The train emptied out, and the passengers left the platform, out into the swirl of pedestrians and vehicles in Tooley Street, and from there into the sprawl that was Victorian London. The young woman alone remained in the station, talking to railway officials in the vain hope of bringing the cynical ticket collector to book. And there her story would have ended had it not been for the fact that the distinguished looking gentleman who had been sitting in the corner of the carriage, and who just happened to be Charles Dickens, had witnessed the whole performance.
RAILWAY AS THEATRE
We know all about this curious incident because Dickens penned a letter on the morning of the following day—Monday the 23rd of June—in which he recorded it in full detail. He had been travelling up to London from Gads Hill Place, his country house in Kent. He had boarded the train at Gravesend at twenty past eight in the morning, in time for the whole sorry drama to unfold before his eyes. He wrote with the novelist’s acute sense of human character, and the campaigning journalist’s abhorrence of exploitation and injustice, and he condemned the ticket collector’s pocketing of the vulnerable young woman’s shilling as a “very gross misconduct”.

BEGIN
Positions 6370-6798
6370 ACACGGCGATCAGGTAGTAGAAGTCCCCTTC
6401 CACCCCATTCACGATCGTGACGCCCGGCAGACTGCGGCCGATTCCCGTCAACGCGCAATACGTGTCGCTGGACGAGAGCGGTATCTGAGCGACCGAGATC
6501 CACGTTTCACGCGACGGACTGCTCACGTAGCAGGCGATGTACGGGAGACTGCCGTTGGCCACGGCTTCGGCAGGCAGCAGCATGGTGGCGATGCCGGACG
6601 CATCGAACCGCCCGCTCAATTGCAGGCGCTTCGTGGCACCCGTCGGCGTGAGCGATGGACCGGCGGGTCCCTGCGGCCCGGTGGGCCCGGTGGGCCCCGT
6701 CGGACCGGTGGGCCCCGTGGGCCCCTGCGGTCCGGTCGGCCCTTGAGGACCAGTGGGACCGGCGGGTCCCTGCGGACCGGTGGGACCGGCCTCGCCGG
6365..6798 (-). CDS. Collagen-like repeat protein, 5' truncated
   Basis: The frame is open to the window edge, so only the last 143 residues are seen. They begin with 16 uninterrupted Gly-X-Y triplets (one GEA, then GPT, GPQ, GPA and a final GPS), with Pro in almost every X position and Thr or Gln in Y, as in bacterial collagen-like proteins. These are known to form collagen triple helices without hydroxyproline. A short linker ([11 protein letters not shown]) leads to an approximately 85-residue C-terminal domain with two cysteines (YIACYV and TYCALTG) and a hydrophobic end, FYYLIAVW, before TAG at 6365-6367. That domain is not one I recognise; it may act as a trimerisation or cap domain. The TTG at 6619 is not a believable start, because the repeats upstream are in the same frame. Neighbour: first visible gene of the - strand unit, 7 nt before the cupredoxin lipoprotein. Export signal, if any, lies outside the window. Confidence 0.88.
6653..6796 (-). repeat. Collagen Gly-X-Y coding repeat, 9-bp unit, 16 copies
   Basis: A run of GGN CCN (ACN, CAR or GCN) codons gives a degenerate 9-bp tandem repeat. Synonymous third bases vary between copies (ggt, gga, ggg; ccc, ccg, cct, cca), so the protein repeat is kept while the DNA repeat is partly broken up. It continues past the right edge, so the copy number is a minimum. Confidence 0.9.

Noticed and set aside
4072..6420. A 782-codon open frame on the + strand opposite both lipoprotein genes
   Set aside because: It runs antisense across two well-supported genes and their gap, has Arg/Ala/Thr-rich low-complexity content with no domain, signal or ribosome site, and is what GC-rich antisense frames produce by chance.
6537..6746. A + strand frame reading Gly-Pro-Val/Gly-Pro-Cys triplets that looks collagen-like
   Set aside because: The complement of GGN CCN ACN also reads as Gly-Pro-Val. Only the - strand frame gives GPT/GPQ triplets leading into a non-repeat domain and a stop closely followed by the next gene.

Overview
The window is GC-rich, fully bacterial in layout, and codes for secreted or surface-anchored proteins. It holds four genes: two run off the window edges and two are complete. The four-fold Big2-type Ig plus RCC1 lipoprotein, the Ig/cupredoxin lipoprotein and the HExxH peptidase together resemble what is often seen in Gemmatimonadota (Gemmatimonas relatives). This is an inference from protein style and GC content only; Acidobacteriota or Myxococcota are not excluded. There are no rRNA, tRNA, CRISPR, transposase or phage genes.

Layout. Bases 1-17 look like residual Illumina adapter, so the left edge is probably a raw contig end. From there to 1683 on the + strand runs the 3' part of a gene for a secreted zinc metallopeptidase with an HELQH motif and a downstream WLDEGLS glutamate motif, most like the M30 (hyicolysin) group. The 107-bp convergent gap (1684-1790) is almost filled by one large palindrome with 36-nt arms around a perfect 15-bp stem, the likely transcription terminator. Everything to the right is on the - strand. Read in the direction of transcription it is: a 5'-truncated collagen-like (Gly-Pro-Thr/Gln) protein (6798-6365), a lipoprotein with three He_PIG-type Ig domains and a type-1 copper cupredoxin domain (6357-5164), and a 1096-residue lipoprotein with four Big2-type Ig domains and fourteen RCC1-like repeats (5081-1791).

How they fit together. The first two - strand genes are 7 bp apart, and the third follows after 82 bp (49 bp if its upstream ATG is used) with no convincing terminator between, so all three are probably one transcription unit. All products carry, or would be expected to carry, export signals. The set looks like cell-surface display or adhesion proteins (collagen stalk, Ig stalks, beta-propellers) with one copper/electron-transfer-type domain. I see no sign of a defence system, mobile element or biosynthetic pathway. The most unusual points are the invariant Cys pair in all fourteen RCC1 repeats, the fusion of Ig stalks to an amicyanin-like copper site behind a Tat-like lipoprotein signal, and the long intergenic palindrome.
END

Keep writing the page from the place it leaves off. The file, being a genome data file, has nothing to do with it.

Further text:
In 1851 Dickens was between David Copperfield and Bleak House. He was also hard at work on Household Words, and he was on that train from Gravesend precisely to visit the journal’s offices off Waterloo Bridge at 16 Wellington Street North, a distance of some two miles from London Bridge Station, a journey that as a great walker he would no doubt have made on foot. There he had arranged to meet Daniel Maclise, the renowned Irish painter and illustrator, at half-past one in the afternoon.
Railways occupied an important place in the inner life of the great writer. His interest verged on the obsessive, even if, like us, he loathed certain aspects of the whole business, such as the profiteering company directors, and nasty refreshment rooms. But he was also moved by the romance of travel, and a year before the incident on the North Kent line, he had written in a letter to his friend John Forster that the railways were “always a wonderfully suggestive place”. Is it too fanciful to suppose that a railway carriage, for Dickens, was a theatre of sorts? It was a confined but furnished space, like a stage. It had doors through which the actors—passengers and officials—came and went. Hopes, fears, secret sorrows lay concealed beneath a public manner determined by a sense of decorum. Dickens sat, as in a theatre, watching silently. And, as in a theatre, though stirred by what he saw, he felt unable to intervene.